Last night The New York Times published a bombshell of a report: information on almost two decades of Donald Trump’s tax returns. The returns have been the holy grail of many a journalist and political opponent ever since Trump announced his run for the presidency in 2015.
The political ramifications from the report on the upcoming presidential election—little more than five weeks away—remain to be seen. But over the coming weeks, the Times says it will publish more articles delving into the findings. Until then, here are the top five jaw-droppers from the report:
1. In recent years, Trump paid just $750 in federal income taxes
The Times reports that in 2016 and again in 2017, Trump paid just $750 each year in federal income taxes. That’s less than most Americans would pay in a single tax year. As for why Trump was able to pay so little, the Times says:
Donald J. Trump paid $750 in federal income taxes the year he won the presidency. In his first year in the White House, he paid another $750. He had paid no income taxes at all in 10 of the previous 15 years—largely because he reported losing much more money than he made.
2. Trump got a $70,000 deduction for hairstyling-related costs
Trump’s hair is almost a character in itself—and it has enabled him to take some tax write-offs similar to the kind that helped him pay only $750 in taxes some years. Trump claims his hairstyling expenses as business deductions because of his previous TV roles, the Times says:
Mr. Trump has written off as business expenses costs—including fuel and meals—associated with his aircraft, used to shuttle him among his various homes and properties. Likewise the cost of haircuts, including the more than $70,000 paid to style his hair during “The Apprentice.” Together, nine Trump entities have written off at least $95,464 paid to a favorite hair and makeup artist of Ivanka Trump.
3. Being president has been good for business
Since Trump began his run for president in 2015—and since being sworn in—some of his business have seen rocketing income. At Trump’s Washington hotel in the Old Post Office monthly receipt grew from $3.7 million in December 2016 to $6 million by May 2018. His Mar-a-Lago club performed even better:
One Trump enterprise that has been regularly profitable, and is a persistent source of concern about ethical conflicts and national security lapses, is the Mar-a-Lago club. Profits there rose sharply after Mr. Trump declared his candidacy, as courtiers eagerly joining up brought a tenfold rise in cash from initiation fees — from $664,000 in 2014 to just under $6 million in 2016, even before Mr. Trump doubled the cost of initiation in January 2017. The membership rush allowed the president to take $26 million out of the business from 2015 through 2018, nearly triple the rate at which he had paid himself in the prior two years.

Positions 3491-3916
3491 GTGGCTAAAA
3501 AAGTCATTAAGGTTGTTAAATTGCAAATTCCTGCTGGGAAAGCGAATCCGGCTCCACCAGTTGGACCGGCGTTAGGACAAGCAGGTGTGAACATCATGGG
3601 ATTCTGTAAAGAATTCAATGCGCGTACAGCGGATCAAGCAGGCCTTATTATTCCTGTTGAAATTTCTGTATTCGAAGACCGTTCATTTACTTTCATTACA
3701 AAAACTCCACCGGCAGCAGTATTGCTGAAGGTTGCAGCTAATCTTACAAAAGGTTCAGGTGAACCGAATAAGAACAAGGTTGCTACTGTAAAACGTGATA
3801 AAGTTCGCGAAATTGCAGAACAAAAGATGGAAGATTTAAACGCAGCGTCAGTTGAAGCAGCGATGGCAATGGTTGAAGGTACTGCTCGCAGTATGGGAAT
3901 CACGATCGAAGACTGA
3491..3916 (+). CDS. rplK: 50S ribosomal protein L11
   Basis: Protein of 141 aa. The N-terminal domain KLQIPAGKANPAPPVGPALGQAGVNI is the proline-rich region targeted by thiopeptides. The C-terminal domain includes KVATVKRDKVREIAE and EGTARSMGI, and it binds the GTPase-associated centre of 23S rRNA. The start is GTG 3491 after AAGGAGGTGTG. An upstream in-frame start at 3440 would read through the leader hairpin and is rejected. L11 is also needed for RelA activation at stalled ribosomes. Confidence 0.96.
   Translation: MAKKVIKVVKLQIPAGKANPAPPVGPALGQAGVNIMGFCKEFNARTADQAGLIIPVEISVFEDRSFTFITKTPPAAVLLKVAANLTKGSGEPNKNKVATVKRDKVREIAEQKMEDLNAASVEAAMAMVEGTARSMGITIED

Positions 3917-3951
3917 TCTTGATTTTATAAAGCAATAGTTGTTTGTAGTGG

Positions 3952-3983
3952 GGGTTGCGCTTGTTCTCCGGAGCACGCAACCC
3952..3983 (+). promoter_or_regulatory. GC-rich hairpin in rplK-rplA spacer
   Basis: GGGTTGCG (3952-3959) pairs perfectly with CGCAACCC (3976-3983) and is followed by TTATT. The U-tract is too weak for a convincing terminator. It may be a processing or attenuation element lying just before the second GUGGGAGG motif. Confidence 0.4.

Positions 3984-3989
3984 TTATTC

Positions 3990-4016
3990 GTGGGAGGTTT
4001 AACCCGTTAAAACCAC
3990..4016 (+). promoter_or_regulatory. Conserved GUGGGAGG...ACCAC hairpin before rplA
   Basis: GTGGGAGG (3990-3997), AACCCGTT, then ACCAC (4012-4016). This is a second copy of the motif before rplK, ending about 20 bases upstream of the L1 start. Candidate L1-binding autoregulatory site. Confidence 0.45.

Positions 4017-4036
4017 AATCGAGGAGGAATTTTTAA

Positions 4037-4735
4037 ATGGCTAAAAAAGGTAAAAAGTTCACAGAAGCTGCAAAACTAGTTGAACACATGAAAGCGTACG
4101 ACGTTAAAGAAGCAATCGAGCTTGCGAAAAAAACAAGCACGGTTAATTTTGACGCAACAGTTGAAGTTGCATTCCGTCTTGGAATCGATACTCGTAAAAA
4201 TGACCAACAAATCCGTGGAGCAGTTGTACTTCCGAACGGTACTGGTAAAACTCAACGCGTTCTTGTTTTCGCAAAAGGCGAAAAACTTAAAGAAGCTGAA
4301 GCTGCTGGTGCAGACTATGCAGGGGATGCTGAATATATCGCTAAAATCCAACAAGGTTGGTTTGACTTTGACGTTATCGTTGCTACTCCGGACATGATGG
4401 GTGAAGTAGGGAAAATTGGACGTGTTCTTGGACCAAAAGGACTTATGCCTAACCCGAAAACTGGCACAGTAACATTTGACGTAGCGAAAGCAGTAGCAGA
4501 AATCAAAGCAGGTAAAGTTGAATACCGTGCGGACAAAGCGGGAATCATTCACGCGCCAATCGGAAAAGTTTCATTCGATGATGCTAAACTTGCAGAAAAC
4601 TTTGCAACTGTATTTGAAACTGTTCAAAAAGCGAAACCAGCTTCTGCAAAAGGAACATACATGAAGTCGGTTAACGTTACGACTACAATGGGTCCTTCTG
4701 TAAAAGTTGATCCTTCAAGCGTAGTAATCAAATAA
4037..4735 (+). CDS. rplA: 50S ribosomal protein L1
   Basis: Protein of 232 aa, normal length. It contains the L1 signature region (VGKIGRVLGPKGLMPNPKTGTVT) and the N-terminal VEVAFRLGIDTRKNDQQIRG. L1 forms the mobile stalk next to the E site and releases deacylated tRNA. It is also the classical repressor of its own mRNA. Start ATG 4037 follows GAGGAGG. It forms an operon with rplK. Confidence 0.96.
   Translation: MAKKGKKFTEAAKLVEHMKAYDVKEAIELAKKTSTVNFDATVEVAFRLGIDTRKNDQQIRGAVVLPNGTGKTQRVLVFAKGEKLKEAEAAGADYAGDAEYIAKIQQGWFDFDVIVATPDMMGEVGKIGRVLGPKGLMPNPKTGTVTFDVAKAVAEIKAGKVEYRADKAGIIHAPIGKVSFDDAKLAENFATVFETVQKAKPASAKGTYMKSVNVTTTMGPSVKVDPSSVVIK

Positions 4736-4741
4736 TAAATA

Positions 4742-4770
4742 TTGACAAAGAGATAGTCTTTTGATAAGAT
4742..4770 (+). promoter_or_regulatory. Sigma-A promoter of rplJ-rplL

4. Trump owes people a lot of money in the near future
The Times’s report found that Trump has over $400 million in loans and other debts he is personally responsible for paying back in the next four years. But should he be president for another four years, his lenders will find themselves in the tricky position of whether they should demand payment or give Trump other options:
What’s more, the tax records show that Mr. Trump has once again done what he says he regrets, looking back on his early 1990s meltdown: personally guaranteed hundreds of millions of dollars in loans, a decision that led his lenders to threaten to force him into personal bankruptcy.
This time around, he is personally responsible for loans and other debts totaling $421 million, with most of it coming due within four years. Should he win re-election, his lenders could be placed in the unprecedented position of weighing whether to foreclose on a sitting president.
5. Trump has paid way less than even the richest of the rich in recent years
While it might be easy to assume Trump is doing no more than other rich people do to reduce their tax bills, the Times says that his records show he is paying way less than even other rich people do in federal income taxes:
The refund reduced his total federal income tax bill between 2000 and 2017 to an annual average of $1.4 million. By comparison, the average American in the top .001 percent of earners paid about $25 million in federal income taxes each year over the same span.